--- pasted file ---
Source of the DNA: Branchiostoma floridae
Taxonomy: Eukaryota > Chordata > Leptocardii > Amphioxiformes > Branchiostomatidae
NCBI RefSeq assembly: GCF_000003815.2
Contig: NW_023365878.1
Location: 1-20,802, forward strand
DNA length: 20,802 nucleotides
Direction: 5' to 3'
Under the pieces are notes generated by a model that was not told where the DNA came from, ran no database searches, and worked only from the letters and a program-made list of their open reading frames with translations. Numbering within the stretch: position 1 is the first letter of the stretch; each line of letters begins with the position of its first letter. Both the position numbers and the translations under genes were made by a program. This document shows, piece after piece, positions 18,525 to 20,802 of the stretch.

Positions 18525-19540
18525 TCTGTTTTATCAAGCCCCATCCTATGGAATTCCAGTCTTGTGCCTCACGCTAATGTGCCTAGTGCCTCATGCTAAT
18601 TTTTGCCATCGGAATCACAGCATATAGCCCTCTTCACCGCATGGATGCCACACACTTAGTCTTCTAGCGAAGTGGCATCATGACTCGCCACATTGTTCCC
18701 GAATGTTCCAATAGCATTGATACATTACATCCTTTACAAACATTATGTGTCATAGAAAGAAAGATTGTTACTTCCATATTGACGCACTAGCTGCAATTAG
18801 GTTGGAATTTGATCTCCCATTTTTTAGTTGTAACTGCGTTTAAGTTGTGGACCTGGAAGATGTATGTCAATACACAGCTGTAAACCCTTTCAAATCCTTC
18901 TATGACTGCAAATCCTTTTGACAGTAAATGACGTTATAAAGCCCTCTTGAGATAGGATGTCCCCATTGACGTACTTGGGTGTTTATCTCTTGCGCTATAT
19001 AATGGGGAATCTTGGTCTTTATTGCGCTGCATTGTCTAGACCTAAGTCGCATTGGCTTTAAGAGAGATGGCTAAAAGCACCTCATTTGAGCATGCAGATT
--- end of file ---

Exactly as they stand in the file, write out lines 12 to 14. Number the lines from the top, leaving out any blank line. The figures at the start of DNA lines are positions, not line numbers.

18701 GAATGTTCCAATAGCATTGATACATTACATCCTTTACAAACATTATGTGTCATAGAAAGAAAGATTGTTACTTCCATATTGACGCACTAGCTGCAATTAG
18801 GTTGGAATTTGATCTCCCATTTTTTAGTTGTAACTGCGTTTAAGTTGTGGACCTGGAAGATGTATGTCAATACACAGCTGTAAACCCTTTCAAATCCTTC
18901 TATGACTGCAAATCCTTTTGACAGTAAATGACGTTATAAAGCCCTCTTGAGATAGGATGTCCCCATTGACGTACTTGGGTGTTTATCTCTTGCGCTATAT